Meet your Summit County brewer
Ed Canty, assistant brewer at Pug Ryan’s Steakhouse & Brewery in Dillon, started brewing before he could legally partake in his finished product.
“When I was 17 years old in California, a friend of my older brother’s said let’s go rock climbing, and when we came down, he said want to brew some beer?” Canty said. “That was my first homebrew batch.”
Along the way
Having learned how to rock climb, Canty looked at Boulder for college and continued climbing and brewing, training on the seven-barrel system as maintenance manager at Oasis Brewing. He then began a tour of Florida in 1993, starting in the Tampa Bay area.
“I was an installer for Hops Brewery, then brewmaster at Sarasota Brewing Co.,” he said. “I was there for four years and then back up to Tampa for a year and a half.”
Canty continued his Florida run as a sales rep for a beer marketing company and started the Florida Brewers Guild.
“They never really got their ducks in a row,” Canty said of the marketing company. “Some of the bigger players said I should get away from them, so I quit that job, took some time off, then opened up Orlando Brewing in 2006.”
Though Canty is still an owner of Orlando Brewing, he left them in June 2008 and did some brewery consulting around Florida. A few years passed, and both Canty and his wife were itching to move back to Colorado. He flooded the Front Rage with job applications before coming across the opening at Pug Ryan’s in Dillon and started with the brewery on June 11.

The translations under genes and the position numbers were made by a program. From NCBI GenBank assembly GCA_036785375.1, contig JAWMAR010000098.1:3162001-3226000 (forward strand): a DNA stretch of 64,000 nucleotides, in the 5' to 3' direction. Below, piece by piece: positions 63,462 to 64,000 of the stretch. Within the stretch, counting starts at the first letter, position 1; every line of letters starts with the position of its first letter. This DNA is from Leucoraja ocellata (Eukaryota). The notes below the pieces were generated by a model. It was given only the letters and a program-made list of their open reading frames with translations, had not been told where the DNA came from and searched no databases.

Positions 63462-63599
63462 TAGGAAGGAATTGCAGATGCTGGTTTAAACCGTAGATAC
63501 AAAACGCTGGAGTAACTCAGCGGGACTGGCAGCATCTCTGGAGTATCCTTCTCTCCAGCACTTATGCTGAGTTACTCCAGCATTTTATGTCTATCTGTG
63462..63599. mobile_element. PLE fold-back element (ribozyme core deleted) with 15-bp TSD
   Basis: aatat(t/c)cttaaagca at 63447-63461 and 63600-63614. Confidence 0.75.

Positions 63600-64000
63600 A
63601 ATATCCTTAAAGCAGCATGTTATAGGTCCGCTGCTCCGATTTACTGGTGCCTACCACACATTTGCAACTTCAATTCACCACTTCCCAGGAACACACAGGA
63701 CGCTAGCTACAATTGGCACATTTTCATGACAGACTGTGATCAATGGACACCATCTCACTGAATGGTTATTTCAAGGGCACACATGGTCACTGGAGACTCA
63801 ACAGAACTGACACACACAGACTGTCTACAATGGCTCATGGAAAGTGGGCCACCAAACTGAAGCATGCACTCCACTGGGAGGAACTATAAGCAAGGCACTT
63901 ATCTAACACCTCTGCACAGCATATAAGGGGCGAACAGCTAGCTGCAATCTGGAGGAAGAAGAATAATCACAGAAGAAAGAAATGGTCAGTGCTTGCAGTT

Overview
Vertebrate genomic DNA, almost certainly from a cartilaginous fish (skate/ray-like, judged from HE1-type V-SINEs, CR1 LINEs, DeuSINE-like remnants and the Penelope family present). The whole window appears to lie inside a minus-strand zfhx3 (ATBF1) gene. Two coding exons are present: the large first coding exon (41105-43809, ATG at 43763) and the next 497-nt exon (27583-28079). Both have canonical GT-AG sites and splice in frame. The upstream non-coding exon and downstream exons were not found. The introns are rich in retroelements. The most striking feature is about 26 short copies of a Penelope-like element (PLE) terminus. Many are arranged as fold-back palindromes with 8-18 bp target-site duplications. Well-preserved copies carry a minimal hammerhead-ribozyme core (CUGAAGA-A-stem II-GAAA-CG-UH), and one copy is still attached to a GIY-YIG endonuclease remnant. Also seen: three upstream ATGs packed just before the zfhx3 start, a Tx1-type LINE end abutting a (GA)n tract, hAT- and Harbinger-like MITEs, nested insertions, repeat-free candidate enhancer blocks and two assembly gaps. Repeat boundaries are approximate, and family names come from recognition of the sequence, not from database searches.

“Just living in Dillon is awesome because I have the mountains again and the lake, so I can continue sailing,” Canty said. “The people here are fantastic to work with — upbeat, friendly — we have a really good product here, with food and all the different beers.”
On the line
Canty has been helping head brewer Dave Simmons with the recent expansion work at Pug’s, which has allowed the brewing team to create more beers.
“The beers that Dave likes to makes are the ones I like to drink and brew,” Canty said. “He’s the best boss you can have. It’s the people here at Pug’s that really make it; they’re awesome.”
Pug Ryan’s had never brewed a barleywine, Canty said, so he created a recipe in October and put it on tap in December because he enjoys high alcohol, hoppy beers.
“We are thinking about doing a Belgian trippel,” he said. “We’re also looking at maybe brewing a malt liquor; that’s a style that not many breweries really get into.”
As part of the expansion, the brewery is rebranding all of its cans with new logos and tap handles. When it’s all said and done, Pug Ryan’s will be canning its pilsner, Helles bock, Munich dunkel and vanilla stout.
“Those will be the four cans we’re doing,” Canty said. “We won’t be canning wheat or pale ale anymore. We’re still going to brew them, but they won’t get canned anymore.”
Advice from a mentor
Canty said Jack Joyce, principal of Rogue Brewing, has been one of his main mentors since he started brewing.
“He’s my surrogate father in the brewing industry,” Canty said. “I lost both my parents years ago, and Jack has definitely been a mentor. That’s the person who’s had the most effect on my choices in the brewing industry. As the owner of a well-known brewery and business savvy, he’s really helped me along the way.”
For those who aspire to follow in his footsteps as a brewer, Canty said to get in while you can because the whole industry is starting to become saturated.
“There’s another 300 to 400 breweries opening this year,” he said. “If you’re going to get into it, do it now, do it small and do it local. Going nationwide or statewide is really difficult. And don’t get into it because of the money. You want to brew beer that you like to drink, not what people tell you they want. You educate them all along the way.”
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